Stonington EDC endorses Stone Acres Farm plan
Stonington — With a public hearing slated this week, the town’s Economic Development Commission unanimously has endorsed the proposed master plan for Stone Acres Farm, and farm representatives have tried to clear up some misconceptions about the project.
A day after the EDC endorsed the project last Wednesday, members of the Planning and Zoning Commission, which will hold a public hearing on the master plan application at 7:30 p.m. Tuesday at Mystic Middle school, toured the 381 North Main St. site with town Director of Planning Jason Vincent and project attorney Bill Sweeney.
Stone Acres already has obtained approval from the Planning and Zoning Commission to create a new Agricultural Heritage District, which is designed to preserve historical farms in town by allowing an expanded list of farm-related uses. Farms must have 35 acres and have been in continuous use for 25 years. Stone Acres has 65 acres and been in use since before the Revolutionary War.
Stone Acres has submitted a master plan application for development of the property into a campus that includes renovated and new buildings designed to host a variety of food production, education and other activities, such as weddings and farm dinners.
At last week’s EDC meeting, Jane Meiser, a member of the farm’s ownership group, and Sweeney answered questions from the commission and explained aspects of the project that they say have resulted in confusion and fueled misinformation.
“This is not a wedding factory. It can’t be. We don’t have the facilities. We have a tent,” Sweeney said.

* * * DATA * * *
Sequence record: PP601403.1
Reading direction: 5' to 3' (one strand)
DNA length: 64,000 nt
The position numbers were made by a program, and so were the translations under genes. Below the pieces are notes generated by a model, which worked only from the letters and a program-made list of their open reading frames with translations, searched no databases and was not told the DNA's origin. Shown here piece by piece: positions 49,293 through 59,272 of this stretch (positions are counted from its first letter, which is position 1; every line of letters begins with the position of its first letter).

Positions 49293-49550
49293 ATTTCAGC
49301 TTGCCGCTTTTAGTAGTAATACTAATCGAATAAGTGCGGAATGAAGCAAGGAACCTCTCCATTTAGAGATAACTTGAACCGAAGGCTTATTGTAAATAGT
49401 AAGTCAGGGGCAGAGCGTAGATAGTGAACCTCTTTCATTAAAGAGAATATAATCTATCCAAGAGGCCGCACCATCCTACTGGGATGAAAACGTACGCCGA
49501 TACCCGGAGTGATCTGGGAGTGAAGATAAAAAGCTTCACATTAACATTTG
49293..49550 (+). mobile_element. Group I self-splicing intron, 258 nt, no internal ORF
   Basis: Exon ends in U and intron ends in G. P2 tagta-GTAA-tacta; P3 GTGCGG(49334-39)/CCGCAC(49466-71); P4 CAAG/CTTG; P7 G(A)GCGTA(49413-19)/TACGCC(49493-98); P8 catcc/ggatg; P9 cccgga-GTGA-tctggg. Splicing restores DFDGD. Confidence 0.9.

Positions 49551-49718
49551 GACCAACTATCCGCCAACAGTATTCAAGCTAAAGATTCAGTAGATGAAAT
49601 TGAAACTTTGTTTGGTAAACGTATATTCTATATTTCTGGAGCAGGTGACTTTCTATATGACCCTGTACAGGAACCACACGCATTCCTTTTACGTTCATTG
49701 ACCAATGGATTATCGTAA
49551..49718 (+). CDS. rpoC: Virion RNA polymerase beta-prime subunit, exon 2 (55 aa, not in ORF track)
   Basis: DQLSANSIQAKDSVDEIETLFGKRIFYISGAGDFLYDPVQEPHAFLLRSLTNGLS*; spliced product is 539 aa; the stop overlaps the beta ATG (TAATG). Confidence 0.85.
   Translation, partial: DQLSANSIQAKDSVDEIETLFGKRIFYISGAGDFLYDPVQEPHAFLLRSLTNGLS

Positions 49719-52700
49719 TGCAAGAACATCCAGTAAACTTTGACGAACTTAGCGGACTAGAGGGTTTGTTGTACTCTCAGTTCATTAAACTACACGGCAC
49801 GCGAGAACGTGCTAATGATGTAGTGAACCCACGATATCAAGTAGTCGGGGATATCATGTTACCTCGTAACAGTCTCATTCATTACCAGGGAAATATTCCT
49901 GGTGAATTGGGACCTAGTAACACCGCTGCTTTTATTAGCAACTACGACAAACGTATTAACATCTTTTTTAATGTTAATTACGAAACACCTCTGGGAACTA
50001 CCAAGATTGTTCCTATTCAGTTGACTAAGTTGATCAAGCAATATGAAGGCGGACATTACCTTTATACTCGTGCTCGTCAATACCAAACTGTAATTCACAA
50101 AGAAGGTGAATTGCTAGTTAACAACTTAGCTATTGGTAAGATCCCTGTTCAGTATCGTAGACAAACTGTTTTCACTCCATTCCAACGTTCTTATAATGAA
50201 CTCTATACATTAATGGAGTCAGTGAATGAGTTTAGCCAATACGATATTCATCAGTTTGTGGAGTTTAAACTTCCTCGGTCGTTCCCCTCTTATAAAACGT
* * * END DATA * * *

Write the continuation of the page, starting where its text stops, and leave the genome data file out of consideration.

Meiser told the EDC that the stark reality facing Connecticut farms is that there is a continuous loss of farmland to development that is affecting not only the business of farming but the state’s rural landscape as well.
She called the Agricultural Heritage District a “creative and innovative approach to repurposing a farm.”
She went through each of the buildings on the site and explained how each would be used.
For example, the greenhouse, which overlooks a flower garden and orchard, would be turned into a small restaurant and cafe that would feature farm-to-table offerings using produce grown on the farm and other locally sourced food. It would be open Thursdays through Sundays and have 45 seats with 20 more outside. During Thursday's tour, PZC members looked inside the brick and stone section of the greenhouse, which would become the restaurant's kitchen.
There would be space for a vegetable market, cheese making, bakery and butchery in a former carriage house, a creamery, brewery/brew pub and classrooms for programs on culinary arts, historic preservation and farming in a new building. Vegetables, hay and flowers will continue to be grown on site. There are no plans to raise livestock.
During Thursday’s tour, PZC members visited one of the hoop greenhouses where more than 200 varieties of flowers and vegetables are being grown from seed in preparation for planting this spring.
Two new buildings are planned for the site. The first will be used to sort, wash and process produce grown on the site while the second will house the brew pub and educational programs. Neither would be visible from the street, as they are set back on the sloping property.